The point is, it shouldn’t matter where in the world you are. East Anglia just needs investment in faster, more reliable connections. Cornwall tells us it can be done.
Better Broadband for Norfolk
High-speed broadband will be available to more than 95% of Norfolk premises by 2020, after £11m of new funding was announced earlier this year for the Better Broadband for Norfolk programme.
The figure currently stands at 88%, more than double the number (42%) who had access before BBfN got under way in 2012, since when £68m has been invested.
Cliff Jordan, leader of Norfolk County Council, which leads the programme, said he would not be satisfied “until everyone in Norfolk can access a good broadband service”. He added: “So we will continue to push for more investment and make the money we already have go as far as possible.”
Tom Garrod, chairman of the council’s new digital innovation and efficiency committee said getting Norfolk digitally connected was a priority.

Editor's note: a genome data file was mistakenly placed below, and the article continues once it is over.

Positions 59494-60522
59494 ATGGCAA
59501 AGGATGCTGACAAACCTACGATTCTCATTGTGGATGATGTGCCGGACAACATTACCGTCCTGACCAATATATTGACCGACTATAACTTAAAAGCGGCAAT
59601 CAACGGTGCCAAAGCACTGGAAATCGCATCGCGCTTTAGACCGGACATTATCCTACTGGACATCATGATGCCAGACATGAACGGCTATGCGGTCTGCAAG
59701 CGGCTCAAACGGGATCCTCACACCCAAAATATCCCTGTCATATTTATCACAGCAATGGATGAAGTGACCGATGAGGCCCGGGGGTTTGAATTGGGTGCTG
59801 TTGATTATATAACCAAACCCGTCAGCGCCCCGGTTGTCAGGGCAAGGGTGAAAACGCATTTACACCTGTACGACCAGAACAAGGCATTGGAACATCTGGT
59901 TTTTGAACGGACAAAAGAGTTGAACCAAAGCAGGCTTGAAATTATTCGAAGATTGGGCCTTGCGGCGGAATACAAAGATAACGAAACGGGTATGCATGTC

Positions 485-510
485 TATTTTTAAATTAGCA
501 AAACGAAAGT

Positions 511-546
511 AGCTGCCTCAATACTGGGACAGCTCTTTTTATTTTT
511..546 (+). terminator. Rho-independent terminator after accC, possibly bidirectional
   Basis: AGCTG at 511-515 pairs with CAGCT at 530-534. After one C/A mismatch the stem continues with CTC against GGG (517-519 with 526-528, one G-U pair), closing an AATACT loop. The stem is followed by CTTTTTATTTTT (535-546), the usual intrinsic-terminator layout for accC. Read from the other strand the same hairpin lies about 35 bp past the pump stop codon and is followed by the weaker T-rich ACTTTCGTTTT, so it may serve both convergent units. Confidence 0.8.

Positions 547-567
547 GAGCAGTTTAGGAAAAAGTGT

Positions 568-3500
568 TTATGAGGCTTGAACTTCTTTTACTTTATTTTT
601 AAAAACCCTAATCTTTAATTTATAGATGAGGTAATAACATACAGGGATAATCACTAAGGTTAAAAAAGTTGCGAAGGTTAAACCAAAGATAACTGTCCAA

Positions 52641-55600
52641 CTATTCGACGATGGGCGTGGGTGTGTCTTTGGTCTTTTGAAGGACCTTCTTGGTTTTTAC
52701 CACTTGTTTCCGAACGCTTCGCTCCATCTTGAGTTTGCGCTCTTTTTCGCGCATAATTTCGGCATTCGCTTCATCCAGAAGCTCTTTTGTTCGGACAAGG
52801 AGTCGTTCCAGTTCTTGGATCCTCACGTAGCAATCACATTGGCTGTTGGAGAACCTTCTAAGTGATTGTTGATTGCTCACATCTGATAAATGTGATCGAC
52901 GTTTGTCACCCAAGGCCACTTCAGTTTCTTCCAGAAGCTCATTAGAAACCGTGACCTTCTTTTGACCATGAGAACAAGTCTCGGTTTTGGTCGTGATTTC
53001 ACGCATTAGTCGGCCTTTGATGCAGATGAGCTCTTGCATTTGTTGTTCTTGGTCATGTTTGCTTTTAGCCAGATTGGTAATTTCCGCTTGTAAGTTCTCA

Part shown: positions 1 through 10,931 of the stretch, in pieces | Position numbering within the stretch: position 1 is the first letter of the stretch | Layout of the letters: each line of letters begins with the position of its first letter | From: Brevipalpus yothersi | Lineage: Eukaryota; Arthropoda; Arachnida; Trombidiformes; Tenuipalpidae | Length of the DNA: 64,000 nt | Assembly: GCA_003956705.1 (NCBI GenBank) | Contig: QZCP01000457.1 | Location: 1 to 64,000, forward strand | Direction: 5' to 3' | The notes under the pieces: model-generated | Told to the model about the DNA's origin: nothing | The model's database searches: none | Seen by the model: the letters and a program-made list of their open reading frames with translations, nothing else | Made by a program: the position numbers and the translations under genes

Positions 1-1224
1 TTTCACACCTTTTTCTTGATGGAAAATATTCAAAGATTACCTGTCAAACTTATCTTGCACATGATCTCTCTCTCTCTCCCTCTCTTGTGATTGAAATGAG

“Our new committee will be leading the council’s work to build a solid digital infrastructure for the county that will serve the area’s growing technology industry as well as local businesses and residents,” he said.
“As well as overseeing the ambition to deliver access to superfast broadband for at least 95% of residents by 2020 we’ll be investigating how Norfolk County Council should itself harness technology to deliver better 24/7 online personalised services.
“We’ll also be championing the acceleration of digital and mobile connectivity and lobby government and the telecoms industry to maximise new opportunities such as 5G wireless technology.”
Better Broadband for Suffolk
Suffolk County Council says 90% of the county’s properties now have access to high-speed fibre broadband.
The authority has signed a contract with Openreach to extend coverage to 98% during 2020, and plans are being developed for the remaining 2% in order to complete the Better Broadband for Suffolk programme.
Around 315,000 properties now have the option of using fibre broadband, an increase of more than 127,000 from when the Better Broadband for Suffolk programme was launched in 2013.
Suffolk County Council says it is committed to provide high-speed internet access for all properties in the county.
Cabinet member for broadband Councillor Jane Storey welcomed the deal to reach 98% and said it was now working on innovative solutions for the 2%, including ‘self-dig’ schemes where residents club together to route a fibre-optic cable.